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Glossary term: North Star

Also known as Polaris, α Ursae Minoris or Pole Star

Description: The North Star is the nearest bright star (within 1 deg.) to the North Celestial Pole. Its official designation is α Ursae Minoris, but it is commonly known as Polaris or the Pole Star. All the stars of the northern hemisphere appear to rotate around it, so it provides an excellent fixed point from which to perform measurements for navigation and astrometry. Its elevation above the horizon gives the approximate latitude of the observing site. However, its position on the celestial sphere is slowly changing due to the precession of the rotation axis of Earth, so in several centuries Polaris will not indicate the locus of the North Celestial Pole anymore. Polaris is a triple star system, involving the brightest known Cepheid variable. Its distance from Earth is about 447 light years.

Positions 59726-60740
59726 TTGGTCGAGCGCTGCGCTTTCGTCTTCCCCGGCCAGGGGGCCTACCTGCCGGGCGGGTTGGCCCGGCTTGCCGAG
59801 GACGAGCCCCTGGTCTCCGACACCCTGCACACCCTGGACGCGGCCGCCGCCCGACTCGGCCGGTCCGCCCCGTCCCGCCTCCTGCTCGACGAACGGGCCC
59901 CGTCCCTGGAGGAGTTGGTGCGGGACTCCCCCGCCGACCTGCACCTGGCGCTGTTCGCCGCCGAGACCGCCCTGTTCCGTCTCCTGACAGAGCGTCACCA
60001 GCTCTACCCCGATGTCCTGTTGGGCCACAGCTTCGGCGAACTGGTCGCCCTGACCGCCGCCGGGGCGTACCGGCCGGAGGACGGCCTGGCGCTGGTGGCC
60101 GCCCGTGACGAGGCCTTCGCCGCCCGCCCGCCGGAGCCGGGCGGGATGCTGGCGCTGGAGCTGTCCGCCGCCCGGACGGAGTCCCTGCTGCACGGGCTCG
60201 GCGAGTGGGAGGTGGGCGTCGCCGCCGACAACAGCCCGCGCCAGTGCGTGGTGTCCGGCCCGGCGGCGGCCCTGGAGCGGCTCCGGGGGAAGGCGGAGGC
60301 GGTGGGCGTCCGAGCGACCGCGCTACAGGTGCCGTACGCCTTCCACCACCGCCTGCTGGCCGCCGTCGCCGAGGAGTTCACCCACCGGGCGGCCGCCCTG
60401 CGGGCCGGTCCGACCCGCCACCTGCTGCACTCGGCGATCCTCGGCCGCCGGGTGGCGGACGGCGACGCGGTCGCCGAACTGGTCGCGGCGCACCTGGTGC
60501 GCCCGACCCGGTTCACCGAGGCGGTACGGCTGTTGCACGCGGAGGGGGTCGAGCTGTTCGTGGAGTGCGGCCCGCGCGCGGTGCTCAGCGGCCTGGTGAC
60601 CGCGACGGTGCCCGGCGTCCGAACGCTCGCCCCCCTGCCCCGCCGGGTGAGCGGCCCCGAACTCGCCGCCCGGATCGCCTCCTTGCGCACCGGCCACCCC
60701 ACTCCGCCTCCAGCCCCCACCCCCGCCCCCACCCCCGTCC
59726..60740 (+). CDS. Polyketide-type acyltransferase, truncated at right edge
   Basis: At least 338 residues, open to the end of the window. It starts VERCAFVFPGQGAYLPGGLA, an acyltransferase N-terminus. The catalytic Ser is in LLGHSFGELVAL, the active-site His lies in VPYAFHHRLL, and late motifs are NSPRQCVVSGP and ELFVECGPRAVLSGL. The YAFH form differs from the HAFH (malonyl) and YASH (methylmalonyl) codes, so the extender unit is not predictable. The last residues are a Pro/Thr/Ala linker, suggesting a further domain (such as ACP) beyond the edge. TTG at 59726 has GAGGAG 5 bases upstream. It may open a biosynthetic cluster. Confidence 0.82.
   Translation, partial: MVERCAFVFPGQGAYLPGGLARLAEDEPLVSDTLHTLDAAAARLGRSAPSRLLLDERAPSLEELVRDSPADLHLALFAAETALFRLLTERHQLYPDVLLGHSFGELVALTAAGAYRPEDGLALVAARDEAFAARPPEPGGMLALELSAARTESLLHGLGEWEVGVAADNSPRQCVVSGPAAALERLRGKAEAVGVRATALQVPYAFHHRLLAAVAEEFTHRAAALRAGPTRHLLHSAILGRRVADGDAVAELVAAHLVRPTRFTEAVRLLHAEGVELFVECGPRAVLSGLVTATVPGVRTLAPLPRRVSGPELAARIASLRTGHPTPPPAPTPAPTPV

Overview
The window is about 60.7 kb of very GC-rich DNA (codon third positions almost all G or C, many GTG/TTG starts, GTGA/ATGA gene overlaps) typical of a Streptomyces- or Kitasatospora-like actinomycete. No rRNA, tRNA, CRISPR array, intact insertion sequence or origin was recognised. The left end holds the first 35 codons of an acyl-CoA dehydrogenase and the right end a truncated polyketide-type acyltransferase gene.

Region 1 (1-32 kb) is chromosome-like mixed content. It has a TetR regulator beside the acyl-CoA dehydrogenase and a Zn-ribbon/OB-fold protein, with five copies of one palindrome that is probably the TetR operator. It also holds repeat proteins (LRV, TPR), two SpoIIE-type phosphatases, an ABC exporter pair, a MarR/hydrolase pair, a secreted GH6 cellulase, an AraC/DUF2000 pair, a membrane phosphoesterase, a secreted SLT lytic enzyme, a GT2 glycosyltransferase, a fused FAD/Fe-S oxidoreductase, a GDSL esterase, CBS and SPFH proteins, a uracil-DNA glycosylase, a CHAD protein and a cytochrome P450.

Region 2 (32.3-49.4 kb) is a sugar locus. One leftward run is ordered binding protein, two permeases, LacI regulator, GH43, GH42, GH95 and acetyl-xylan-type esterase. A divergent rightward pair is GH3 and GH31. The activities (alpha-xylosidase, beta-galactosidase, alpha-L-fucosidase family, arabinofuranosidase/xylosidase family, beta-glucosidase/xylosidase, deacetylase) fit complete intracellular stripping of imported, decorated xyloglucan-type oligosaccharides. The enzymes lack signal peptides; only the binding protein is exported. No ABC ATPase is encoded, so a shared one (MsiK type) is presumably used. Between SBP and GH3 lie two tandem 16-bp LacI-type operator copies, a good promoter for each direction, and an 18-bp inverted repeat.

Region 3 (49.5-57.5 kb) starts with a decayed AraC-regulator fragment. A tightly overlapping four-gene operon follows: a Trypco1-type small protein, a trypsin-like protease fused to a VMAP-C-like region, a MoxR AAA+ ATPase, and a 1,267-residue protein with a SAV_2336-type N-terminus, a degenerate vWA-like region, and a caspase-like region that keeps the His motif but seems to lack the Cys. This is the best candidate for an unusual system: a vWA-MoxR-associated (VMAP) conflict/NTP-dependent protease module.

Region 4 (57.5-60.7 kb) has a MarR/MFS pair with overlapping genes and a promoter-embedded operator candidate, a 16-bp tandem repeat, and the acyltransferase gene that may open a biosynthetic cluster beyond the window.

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Term and definition status: This term and its definition is still awaiting approval

The OAE Multilingual Glossary is a project of the IAU Office of Astronomy for Education (OAE) in collaboration with the IAU Office of Astronomy Outreach (OAO). The terms and definitions were chosen, written and reviewed by a collective effort from the OAE, the OAE Centers and Nodes, the OAE National Astronomy Education Coordinators (NAECs) and other volunteers. You can find a full list of credits here. All glossary terms and their definitions are released under a Creative Commons CC BY-4.0 license and should be credited to "IAU OAE".